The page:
A spouse has to apply for a DUPE within 3 years of the spouse’s death if they did not divorce and the death happened after their separation. Otherwise, applying for DUPE does not have a time limit.
Common-law Couples need to apply for DUPE within 4 years of separation and need to be separated for at least on year.
What are the Exclusions to Marital Assets?
Few exclusions to marital assets exist which include:
- Gifts, trust and inheritances received by any spouse
- insurance settlements received
- proceeds from an insurance policy
- business assets of any spouse (in case a spouse has made significant contributions to the business, that will be considered a marital asset and exclusion will not be allowed)
- all assets and properties exempt from inclusion as per a separation agreement, cohabitation agreement, prenuptial agreement or a marriage contract
- all properties acquired by a spouse after separation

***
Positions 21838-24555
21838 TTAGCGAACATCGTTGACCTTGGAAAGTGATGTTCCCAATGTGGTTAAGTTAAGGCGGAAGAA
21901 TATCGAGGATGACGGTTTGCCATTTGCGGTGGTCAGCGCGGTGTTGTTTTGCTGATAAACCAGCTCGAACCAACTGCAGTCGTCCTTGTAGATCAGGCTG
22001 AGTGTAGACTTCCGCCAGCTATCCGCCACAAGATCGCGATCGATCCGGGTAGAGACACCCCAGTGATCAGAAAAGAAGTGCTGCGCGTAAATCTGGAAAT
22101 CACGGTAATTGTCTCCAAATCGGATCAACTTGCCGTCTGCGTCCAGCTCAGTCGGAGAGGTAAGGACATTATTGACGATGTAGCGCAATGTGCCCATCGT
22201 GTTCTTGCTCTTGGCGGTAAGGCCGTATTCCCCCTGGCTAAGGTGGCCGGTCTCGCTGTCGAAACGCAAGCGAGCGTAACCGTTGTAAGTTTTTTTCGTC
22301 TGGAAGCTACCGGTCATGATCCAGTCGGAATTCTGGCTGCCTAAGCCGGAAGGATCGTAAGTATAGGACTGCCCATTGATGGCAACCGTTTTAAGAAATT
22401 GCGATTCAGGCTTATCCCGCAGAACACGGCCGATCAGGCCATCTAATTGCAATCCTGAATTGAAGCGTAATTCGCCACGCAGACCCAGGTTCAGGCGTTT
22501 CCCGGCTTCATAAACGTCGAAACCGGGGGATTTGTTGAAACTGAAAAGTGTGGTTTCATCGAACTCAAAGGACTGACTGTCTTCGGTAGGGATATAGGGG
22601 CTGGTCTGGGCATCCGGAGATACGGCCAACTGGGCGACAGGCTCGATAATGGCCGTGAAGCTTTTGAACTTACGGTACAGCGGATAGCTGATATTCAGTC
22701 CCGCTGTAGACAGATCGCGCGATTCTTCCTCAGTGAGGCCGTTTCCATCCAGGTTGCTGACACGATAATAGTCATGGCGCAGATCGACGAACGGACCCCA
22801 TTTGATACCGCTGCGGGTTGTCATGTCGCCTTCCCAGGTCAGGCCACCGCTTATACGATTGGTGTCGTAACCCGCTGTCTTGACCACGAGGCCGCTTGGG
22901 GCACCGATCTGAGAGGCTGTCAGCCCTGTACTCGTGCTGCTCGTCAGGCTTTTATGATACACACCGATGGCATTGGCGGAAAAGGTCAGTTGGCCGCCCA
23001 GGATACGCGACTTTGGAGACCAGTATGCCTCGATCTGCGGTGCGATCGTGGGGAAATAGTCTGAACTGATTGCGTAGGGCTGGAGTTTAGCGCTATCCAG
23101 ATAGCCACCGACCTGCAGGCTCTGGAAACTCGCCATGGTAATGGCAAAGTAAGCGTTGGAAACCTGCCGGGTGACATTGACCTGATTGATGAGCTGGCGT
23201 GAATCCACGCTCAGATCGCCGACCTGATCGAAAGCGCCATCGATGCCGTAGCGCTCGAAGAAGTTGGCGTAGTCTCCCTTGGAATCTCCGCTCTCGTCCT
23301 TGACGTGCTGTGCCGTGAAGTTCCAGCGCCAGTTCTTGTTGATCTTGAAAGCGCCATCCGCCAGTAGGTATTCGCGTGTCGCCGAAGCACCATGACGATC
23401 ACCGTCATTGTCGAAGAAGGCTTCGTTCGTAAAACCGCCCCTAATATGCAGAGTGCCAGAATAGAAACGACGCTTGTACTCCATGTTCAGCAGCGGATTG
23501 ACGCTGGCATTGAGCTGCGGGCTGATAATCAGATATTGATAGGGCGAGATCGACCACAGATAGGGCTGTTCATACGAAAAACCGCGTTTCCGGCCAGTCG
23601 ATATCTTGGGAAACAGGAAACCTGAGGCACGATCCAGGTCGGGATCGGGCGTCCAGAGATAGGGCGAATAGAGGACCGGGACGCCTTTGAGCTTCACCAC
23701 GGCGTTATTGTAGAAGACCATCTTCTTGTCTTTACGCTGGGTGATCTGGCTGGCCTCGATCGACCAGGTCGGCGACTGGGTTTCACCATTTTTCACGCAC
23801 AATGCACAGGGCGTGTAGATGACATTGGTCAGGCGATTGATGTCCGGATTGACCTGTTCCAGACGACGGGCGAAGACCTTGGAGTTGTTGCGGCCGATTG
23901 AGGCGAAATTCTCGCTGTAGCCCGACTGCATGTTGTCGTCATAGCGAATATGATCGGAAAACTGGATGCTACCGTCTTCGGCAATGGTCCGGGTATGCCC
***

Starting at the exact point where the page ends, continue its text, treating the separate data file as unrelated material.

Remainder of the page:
The exclusions apply only if the marital assets were not used for the benefit of the family in any manner during the course of marriage. In case, any asset was used to benefit the family; it will not be considered as an exclusion.
How is the marital property treated when couples in common law relationships separate?
Property sharing clauses are not applicable for couples in common-law relationships.
Only trust claims are allowed to balance out the contributions of the spouses to the properties owned by them.
All assets of a partner in a common-law relationship whether purchased before or during the marriage belong to them only. If any asset increases in value during the relationship, the other partner has no right upon such increase.
How We Can Help
At Nanda & Associate Lawyers, our capable family law lawyers help in making effective representation for the division of property. They understand your specific circumstances and provide tailored and customized solutions for each of them. Many legal complexities exist in formulating equalization payment claims, and an experienced family law lawyer can help you to navigate better in those complex situations.
Our Mississauga Family Law Lawyers are available for a no-obligation free consultation. Come and experience our quality legal counsel and personalized care we give to each client.